This Friday Charles Munger of Berkshire Hathaway addressed the growing interest by Americans in investing in gold. Munger, Warren Buffett’s “right-hand man,” and the vice chairman of Berkshire Hathaway made his comments on CNBC:

Gold is a great thing to sew into your garments if you’re a Jewish family in Vienna in 1939…but I think civilized people don’t buy gold, they invest in productive businesses.

Gold ETFs, which have almost tripled over the last five 5 years have proved to be an enticing way for Americans to take cover from the dismal and uncertain prospects of the stock market.

In fact, even the Chinese government tells its citizens to buy gold.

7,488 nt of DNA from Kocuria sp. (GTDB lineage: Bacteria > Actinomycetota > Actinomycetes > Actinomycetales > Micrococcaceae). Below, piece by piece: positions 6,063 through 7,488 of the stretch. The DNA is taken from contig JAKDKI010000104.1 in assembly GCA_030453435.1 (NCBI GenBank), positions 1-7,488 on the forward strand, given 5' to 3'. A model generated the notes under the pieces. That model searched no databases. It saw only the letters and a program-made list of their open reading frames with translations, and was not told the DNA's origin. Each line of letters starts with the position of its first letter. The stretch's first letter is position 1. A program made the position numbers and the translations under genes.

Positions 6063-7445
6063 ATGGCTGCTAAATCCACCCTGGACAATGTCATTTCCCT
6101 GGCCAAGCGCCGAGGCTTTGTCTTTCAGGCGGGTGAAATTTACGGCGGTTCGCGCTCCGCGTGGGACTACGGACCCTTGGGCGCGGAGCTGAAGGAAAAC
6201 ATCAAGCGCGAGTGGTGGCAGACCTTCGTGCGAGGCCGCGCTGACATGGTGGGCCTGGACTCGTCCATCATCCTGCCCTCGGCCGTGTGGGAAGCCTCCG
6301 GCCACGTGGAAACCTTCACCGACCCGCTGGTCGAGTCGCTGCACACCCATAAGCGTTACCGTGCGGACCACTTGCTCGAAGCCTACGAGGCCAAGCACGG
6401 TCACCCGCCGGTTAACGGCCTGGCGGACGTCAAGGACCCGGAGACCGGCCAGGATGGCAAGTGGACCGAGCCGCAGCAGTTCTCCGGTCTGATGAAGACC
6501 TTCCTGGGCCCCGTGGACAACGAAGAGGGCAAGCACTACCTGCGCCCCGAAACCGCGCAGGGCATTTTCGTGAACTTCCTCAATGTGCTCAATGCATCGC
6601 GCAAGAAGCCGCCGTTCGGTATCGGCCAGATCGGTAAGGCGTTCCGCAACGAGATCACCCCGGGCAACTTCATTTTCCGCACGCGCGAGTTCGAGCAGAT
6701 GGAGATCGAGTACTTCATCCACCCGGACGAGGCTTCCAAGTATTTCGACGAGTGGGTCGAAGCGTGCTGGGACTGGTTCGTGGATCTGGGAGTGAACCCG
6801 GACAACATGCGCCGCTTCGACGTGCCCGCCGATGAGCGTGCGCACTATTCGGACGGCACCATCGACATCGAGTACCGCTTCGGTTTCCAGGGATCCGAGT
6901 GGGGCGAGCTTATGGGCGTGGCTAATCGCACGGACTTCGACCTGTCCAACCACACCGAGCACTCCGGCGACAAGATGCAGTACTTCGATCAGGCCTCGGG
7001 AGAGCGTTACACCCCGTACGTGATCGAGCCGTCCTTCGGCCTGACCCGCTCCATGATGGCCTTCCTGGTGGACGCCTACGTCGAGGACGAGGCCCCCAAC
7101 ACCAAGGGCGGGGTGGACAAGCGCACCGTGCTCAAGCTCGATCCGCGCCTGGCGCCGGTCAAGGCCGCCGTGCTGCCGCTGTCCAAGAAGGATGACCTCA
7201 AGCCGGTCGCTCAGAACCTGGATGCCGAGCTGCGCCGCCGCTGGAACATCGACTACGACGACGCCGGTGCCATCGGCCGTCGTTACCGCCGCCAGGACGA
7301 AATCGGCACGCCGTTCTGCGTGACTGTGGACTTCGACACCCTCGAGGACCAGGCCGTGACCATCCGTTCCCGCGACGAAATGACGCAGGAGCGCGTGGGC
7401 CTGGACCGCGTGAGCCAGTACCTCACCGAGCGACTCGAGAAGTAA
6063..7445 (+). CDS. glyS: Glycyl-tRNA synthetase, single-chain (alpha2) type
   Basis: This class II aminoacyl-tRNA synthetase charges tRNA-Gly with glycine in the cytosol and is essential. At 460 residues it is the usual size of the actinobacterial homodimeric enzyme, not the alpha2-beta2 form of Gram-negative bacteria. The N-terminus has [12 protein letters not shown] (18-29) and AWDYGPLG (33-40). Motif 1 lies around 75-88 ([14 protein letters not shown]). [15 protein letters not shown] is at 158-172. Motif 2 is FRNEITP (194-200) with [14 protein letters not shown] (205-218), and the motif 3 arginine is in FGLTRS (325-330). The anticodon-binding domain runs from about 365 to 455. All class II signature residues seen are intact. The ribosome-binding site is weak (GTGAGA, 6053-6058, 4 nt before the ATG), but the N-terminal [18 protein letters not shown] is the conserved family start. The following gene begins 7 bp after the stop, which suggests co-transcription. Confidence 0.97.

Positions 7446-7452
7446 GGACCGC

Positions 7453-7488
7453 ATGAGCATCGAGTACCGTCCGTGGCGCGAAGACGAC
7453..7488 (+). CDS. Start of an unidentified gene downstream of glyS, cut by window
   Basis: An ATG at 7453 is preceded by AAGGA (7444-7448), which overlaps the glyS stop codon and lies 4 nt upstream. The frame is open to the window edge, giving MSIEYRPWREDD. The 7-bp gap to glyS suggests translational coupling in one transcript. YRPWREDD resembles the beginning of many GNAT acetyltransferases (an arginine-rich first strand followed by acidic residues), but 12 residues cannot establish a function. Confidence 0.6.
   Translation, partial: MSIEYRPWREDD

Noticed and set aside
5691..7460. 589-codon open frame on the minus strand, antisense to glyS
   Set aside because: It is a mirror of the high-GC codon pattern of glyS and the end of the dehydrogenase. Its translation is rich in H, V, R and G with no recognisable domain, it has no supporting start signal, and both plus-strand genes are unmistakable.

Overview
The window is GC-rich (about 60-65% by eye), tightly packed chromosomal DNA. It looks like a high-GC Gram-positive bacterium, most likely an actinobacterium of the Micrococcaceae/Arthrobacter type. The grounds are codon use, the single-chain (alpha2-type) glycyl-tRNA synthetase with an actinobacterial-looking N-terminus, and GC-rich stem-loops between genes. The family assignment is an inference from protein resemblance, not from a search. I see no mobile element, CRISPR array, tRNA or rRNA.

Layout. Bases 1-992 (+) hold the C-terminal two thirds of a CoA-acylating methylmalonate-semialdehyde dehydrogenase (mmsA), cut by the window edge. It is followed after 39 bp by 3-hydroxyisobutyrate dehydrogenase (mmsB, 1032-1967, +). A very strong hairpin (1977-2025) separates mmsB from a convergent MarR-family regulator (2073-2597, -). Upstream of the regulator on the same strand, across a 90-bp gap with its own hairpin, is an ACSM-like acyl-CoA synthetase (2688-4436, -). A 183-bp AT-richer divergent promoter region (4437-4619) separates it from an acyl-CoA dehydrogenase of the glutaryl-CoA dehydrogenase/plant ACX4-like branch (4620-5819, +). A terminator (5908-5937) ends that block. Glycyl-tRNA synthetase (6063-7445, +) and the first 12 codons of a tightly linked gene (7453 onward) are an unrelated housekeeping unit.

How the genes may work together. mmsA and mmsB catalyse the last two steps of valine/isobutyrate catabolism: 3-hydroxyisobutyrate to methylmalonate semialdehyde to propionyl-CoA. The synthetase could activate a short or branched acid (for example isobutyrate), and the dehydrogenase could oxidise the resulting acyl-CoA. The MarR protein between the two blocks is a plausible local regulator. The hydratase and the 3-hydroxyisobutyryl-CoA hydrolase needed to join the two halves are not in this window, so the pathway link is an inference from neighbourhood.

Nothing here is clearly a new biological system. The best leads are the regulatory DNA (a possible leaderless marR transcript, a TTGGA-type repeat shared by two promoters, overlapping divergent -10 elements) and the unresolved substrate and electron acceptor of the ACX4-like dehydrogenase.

And contrasted with the Dow, it seems to make some sense that people are seeking out commodoties rather than companies. However, analysts are saying that the gold bull market might be over–and Capitalist Pig’s Jonathan Hoenig warned in April that the gold market was falling.

But what Munger’s implying has less to do with the ROI of investing in gold than the state of America (and Americans) in general.

You can’t blame Americans for looking out for their own self-interest and investing according to their levels of risk, view of the market, and overall expectations for economic prospects.

While Munger calls it “uncivilized,” some might just say that it’s smart. Yet when we fail to invest in companies, and pull our capital out of creating new wealth, we are following the path of the countries and cultures who left to come here in the first place.

So the ramifications of our uncertain economy–and more money under mattresses rather than in the market–take on yet another dimension.